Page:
Mac Engel

Regular students, not student-athletes, are being robbed by colleges

Watch as gymnasts practice for the women’s gymnastics championships

College gymnasts from across the country practice at the Fort Worth Convention Center for the 2019 NCAA Women's Gymnastics Championship on April 19 and 20.
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College gymnasts from across the country practice at the Fort Worth Convention Center for the 2019 NCAA Women's Gymnastics Championship on April 19 and 20.

In our effort to complain about NCAA athlete-students not being paid cash, my brothers and sisters in the self righteous media are missing the greatest con job currently executed, which is by our colleges and universities all over the U.S.

According to Forbes, the latest figure for student debt in the United States is $1.56 trillion. That’s trillion as in - call a loan shark.

Watching the open practice for the NCAA gymnastics championships in downtown Fort Worth on Thursday, it’s another notice that 99 percent of all student-athletes are paid in the form of a compensation package that does not approach their individual contribution to their respective institution.

“I don’t think student-athletes should be paid, and I’m a walk-on without a scholarship,” LSU sophomore gymnast Sarah Edwards said in an interview Thursday. Her parents pay her way.

“We get a lot of per diem. We get so many benefits. We have a fueling station (food). We have tutoring. All of those sometimes go under the radar that are a form of payment. We are very fortunate to have all of that.

“I don’t think we should be put on more of a pedestal than we already are. This is a brief, short time. This is not a career. This is college. I mean, it’s hard but it’s nice to be a student-athlete.”

Edwards is essentially an eager employee of LSU and serves as a Title IX check, and marketing tool for the brand that, in this case, affects a fractionally small audience.

There are far more Sarah Edwards’ in NCAA athletics than Oklahoma quarterback Kyler Murray, who should have been allowed to profit off his likeness. That’s a different argument.

I have zero sympathy for NCAA athletes, nor should you. Watch them for five minutes and you will see they are enjoying what will be some of the best moments of their lives. This is not a place for anger or sympathy, but envy.

What warrants our anger more than the college basketball player who is not cashing a check is the shell game that has families and students begging for any scholarship assistance to defray the costs of college. The costs of four-year degree from colleges and universities that are sitting on endowments worth hundreds of millions to billions of dollars.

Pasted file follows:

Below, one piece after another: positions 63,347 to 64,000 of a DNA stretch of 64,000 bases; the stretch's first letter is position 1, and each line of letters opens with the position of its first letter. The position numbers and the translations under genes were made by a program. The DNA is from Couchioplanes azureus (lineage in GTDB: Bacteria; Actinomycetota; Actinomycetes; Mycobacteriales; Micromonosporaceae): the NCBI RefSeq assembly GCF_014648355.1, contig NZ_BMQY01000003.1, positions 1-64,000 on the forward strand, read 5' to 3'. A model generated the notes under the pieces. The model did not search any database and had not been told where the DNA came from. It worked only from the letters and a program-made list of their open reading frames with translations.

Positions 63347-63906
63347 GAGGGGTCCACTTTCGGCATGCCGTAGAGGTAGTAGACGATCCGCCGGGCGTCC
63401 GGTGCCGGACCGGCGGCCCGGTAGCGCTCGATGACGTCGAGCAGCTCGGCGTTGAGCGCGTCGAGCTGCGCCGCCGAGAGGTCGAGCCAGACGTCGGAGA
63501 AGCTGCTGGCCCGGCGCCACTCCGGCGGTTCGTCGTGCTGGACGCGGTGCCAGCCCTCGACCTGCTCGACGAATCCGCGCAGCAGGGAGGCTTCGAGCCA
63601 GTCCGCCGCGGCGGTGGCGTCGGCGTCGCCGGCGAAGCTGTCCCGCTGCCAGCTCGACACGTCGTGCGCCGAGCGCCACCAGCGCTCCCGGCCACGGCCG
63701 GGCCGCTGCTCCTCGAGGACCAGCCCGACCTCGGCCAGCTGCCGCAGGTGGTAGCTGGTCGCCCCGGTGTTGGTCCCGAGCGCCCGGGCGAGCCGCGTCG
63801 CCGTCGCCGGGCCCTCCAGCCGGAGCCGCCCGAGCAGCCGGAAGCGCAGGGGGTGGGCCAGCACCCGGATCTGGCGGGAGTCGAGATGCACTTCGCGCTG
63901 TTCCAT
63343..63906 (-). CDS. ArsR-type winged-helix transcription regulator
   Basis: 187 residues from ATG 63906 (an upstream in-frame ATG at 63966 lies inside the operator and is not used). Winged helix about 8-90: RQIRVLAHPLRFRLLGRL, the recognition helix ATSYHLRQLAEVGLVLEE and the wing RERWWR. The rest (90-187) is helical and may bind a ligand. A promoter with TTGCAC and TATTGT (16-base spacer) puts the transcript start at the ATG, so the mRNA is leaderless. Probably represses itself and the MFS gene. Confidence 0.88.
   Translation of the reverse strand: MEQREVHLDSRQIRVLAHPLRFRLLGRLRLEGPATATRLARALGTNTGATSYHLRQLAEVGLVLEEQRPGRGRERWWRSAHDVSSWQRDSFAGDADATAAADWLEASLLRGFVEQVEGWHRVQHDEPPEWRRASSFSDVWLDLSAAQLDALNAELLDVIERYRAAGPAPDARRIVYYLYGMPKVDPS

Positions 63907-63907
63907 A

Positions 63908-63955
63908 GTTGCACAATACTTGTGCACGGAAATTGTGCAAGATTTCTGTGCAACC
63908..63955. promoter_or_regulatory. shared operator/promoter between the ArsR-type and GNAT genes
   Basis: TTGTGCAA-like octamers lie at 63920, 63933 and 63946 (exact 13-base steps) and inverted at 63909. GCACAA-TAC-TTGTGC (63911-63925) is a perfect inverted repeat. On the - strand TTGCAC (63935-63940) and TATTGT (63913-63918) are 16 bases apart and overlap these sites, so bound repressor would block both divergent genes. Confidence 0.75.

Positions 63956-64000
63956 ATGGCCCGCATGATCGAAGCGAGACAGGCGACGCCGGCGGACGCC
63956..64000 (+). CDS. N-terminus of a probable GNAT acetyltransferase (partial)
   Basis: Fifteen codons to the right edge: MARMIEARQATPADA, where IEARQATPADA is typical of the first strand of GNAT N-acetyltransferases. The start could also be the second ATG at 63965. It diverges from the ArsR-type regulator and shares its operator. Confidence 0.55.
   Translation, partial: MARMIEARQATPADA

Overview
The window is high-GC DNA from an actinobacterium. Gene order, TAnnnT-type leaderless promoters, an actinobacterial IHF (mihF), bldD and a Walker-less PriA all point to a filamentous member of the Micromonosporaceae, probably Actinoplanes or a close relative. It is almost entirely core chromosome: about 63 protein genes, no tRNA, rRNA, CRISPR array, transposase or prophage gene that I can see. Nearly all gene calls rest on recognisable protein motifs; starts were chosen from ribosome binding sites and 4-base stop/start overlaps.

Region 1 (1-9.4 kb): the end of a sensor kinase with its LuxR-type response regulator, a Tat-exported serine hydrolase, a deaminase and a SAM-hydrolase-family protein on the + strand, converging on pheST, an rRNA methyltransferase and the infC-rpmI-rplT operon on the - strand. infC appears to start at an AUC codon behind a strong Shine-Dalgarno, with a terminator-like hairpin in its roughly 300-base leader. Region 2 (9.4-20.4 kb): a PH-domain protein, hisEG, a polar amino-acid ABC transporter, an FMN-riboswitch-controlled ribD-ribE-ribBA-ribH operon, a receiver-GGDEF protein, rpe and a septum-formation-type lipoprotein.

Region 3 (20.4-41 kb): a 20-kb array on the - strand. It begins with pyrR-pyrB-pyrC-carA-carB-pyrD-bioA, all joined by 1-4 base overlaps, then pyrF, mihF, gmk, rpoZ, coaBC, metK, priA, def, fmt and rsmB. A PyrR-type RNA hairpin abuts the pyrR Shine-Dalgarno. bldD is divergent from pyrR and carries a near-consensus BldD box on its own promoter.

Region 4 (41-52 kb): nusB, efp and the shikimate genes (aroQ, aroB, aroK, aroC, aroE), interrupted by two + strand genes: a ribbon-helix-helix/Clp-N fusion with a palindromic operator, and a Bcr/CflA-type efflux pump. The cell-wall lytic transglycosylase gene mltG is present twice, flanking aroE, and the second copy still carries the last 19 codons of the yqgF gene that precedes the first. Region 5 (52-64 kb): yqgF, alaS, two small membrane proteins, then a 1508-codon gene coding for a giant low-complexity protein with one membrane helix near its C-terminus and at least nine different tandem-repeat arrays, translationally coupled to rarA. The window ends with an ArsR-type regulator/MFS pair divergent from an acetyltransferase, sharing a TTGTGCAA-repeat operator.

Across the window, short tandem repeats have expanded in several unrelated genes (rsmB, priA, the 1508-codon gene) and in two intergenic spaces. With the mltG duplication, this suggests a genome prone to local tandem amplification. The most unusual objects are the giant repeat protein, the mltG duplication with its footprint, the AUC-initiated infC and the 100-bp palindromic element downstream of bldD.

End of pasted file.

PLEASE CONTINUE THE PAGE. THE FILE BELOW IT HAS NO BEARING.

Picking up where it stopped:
Too many schools have morphed into multi-million dollar businesses. We may as well drop “Chancellor” from the title and call them what they are - a Chief Executive Officer. Private schools are now mostly hedge funds that operate a school, and a country club.

Every university administrator whose job it is to help a young person should double check why they entered the profession that now condones a model that now officially hurts too many to count and left them with life-altering debt. You can’t care when you benefit from a system that now saddles graduates with a debt they can’t comprehend.

Per CNBC, 1-in-4 college student leaves school with debt. The average student loan debt is $37,172; that is up $20K from 13 years ago.

Our good friends at the Federal Reserve say the average student monthly loan payment is now approximately $400. That’s a car payment, at least. People are now delaying retirement specifically because of student loan debt.

There are maybe 30 brand universities that are worth the debt, and there is a 98 percent chance your alma mater is not one of them. College is wonderful, but not at the price someone is paying on it 15 years after graduation.

This is not to endorse the preposterously stupid concept supported by Democratic Presidential hopeful Bernie Sanders for free college.

This is more a plea for administrators to follow the calling of higher education and that is to serve the kid, and their families; exercise some of those hundreds of millions in those endowments and invest more of it in the kid.

Virtually all studies show that a college degree results in a higher income and a better overall well being. That’s great. It does not mean a university needs to use that as extortion.

Since fundraising has become the primary goal of every upper-level college administrator, raise it for a scholarship and not the latest pretty building, a new juice bar, or 100 palettes of flowers that will die in three months.

The brand of the university is not the building, the dining hall, the on campus rec center, or a football team. The brand of Texas, TCU, Kansas or Stanford is the student who leaves with a degree and a positive experience. The student who becomes a graduate and the unofficial spokesperson for the university as a contributing member of a community, and society.

NCAA athletics is rife with its own hypocrisy, but don’t forget the other hypocrites who currently run our colleges and schools.

What student athletes do is hard, and they are compensated.

What students do is hard, and too many of them today are left with a burden made possible by their alma mater that has their best interests at heart, just as long as they can pay the interest.

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